Acne vulgaris is a common disorder affecting the skin. It specifically involves the pilosebaceous unit, consisting of the hair follicle and sebaceous gland. The cause is multifactorial and the four major causal components are proliferation of the bacteria Propionibacterium acnes, abnormal shedding of the cells lining the pores, androgen-induced sebum production, and inflammation. It primarily affects teenagers but is not confined to this age group. The lesion types in acne are divided into two major groups, inflammatory and noninflammatory. Noninflammatory lesions include open and closed comedones, also known as whiteheads and blackheads, respectively. Inflammatory lesions are more prominent, appearing as red papules, pustules, or, the most severe, cysts. Acne predominates in areas rich in sebaceous glands such as the face, chest, and upper back. Although acne does not constitute a life-threatening condition, multiple studies have demonstrated that the psychosocial ramifications of this highly visible condition occurring during the formative teenage years can seriously impact self-esteem and quality of life.
Multiple categories of drugs have proven efficacy in the treatment of acne. Awareness of the multifactorial pathogenesis of acne has facilitated the rational application of combination therapies with different mechanisms of action. Milder cases of acne are generally treated with topical products including benzoyl peroxide, antibiotics, and vitamin A derivatives. The side effects of topical products are generally limited to local irritation or drying of the skin. In more severe cases, systemic antibiotics are used in combination with the topical agents. The most commonly prescribed systemic antibiotics are in the tetracycline class including tetracycline, doxycycline, or minocycline. An increasing prevalence of Propionibacterium acnes resistance to the usual antibiotics used to treat acne is being seen, and the treatment period should be kept as brief as possible for this reason. For the most severe cases of acne, a systemic retinoid, isotretinoin, may be prescribed. All of the systemic drugs are associated with various side effects necessitating proper patient selection and counseling before starting the medication and careful monitoring during the treatment course.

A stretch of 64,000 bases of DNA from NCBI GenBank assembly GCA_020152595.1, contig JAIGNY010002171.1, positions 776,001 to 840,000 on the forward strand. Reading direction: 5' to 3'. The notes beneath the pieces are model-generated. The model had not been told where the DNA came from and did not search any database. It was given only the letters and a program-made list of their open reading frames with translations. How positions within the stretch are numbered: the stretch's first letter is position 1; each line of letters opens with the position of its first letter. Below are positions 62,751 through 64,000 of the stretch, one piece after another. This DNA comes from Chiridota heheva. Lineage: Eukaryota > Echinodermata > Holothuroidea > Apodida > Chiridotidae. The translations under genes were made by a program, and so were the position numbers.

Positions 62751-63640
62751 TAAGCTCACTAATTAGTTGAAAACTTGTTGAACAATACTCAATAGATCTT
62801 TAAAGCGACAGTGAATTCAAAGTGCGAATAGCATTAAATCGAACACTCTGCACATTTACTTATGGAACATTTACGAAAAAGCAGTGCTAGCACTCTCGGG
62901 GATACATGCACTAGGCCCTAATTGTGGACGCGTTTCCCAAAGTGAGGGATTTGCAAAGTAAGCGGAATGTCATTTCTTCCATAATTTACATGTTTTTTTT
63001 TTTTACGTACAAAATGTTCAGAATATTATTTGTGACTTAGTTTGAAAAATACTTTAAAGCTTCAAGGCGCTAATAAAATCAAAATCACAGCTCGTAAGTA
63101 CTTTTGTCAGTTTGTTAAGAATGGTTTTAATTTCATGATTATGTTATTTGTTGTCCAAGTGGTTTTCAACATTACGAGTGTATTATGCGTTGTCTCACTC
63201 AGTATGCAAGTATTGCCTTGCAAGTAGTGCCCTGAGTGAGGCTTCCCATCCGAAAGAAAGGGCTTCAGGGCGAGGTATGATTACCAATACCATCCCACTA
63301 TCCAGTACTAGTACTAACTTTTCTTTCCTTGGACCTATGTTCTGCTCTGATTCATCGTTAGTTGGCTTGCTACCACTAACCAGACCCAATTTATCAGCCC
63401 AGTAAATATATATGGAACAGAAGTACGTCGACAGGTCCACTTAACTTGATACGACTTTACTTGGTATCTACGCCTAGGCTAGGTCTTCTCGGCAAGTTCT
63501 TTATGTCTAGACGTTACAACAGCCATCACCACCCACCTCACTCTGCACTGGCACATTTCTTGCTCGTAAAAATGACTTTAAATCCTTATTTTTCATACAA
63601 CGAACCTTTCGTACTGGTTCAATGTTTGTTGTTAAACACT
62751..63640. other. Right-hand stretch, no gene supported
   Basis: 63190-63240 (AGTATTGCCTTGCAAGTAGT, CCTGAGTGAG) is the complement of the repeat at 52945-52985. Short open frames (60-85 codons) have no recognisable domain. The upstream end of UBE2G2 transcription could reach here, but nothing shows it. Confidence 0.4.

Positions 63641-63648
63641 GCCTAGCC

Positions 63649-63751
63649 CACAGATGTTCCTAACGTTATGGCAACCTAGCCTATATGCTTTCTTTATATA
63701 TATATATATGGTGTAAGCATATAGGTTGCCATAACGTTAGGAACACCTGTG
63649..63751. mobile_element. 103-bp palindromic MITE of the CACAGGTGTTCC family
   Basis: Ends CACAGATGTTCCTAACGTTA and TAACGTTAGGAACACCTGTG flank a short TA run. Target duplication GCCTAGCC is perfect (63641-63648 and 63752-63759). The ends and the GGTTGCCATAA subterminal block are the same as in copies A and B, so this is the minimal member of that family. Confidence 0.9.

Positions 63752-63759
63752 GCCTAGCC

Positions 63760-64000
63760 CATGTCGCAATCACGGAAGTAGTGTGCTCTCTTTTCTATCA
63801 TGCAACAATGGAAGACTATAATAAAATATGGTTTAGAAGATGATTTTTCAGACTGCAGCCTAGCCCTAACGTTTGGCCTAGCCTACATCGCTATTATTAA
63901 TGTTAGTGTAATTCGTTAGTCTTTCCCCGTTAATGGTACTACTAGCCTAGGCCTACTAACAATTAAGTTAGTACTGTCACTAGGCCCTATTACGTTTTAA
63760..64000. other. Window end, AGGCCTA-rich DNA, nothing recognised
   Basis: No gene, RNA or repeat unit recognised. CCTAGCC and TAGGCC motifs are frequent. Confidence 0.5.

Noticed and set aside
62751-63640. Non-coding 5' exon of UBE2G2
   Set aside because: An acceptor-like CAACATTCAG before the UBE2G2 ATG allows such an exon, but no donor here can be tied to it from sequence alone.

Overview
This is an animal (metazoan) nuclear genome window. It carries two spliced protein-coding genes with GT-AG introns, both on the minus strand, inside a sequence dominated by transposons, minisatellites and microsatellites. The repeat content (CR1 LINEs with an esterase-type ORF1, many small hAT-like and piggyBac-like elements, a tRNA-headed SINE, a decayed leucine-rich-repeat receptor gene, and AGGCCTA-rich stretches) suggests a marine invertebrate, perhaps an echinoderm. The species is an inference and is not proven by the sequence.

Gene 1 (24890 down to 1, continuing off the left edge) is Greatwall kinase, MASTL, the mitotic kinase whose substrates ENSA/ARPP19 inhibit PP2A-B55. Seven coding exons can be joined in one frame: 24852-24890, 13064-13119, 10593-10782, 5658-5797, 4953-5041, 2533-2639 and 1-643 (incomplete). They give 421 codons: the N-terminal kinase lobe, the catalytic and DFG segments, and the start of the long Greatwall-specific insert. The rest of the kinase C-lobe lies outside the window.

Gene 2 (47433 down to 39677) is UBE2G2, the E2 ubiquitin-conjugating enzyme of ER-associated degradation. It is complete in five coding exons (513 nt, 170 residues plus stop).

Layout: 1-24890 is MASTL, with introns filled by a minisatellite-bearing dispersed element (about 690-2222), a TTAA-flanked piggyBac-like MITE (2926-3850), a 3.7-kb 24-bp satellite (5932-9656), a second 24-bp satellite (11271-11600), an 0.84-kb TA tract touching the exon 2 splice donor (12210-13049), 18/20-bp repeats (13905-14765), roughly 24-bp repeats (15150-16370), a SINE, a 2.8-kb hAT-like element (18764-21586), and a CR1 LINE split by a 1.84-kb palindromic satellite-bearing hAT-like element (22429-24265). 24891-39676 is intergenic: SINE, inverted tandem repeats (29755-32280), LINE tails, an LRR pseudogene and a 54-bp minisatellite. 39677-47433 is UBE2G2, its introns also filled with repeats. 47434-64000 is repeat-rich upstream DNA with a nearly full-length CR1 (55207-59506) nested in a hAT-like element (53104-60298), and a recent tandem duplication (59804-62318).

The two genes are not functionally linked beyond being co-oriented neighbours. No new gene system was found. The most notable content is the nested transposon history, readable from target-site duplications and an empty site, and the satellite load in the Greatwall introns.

Adult female acne is significantly influenced by the effect of androgens on the pilosebaceous unit. An index of suspicion for overproduction of androgens from the adrenal glands or ovaries must be considered, but in the majority of patients hormone levels are normal and there appears to be a peripheral alteration whereby the sebaceous gland is more sensitive to normal circulating androgen levels. Acne in this population is particularly challenging to treat because it tends not to respond to the traditional therapies employed in teenage patients. Efficacious treatments such as oral contraceptives, some of which are now approved by the Food and Drug Administration for the treatment of acne, and antiandrogens, none of which are approved for this indication, alter the hormonal milieu of the pilosebaceous unit.
The most important aspect of acne treatment is patient compliance with medications. Contrary to popular belief, particular foods are not implicated in the development of acne. However, the Western diet, high in sugar and refined carbohydrates, may have an adverse effect on acne. Poor hygiene is also not a significant factor in acne and, in fact, overzealous cleansing can worsen the irritation. In most cases, the acne is self-limited peaking in severity during the teenage years and eventually remitting. The presence or absence of acne in teenage girls is not predictive of who will go on to develop the adult female variety. Early and appropriate treatment will reduce the likelihood of long-term scarring as will avoidance of manipulating the lesions.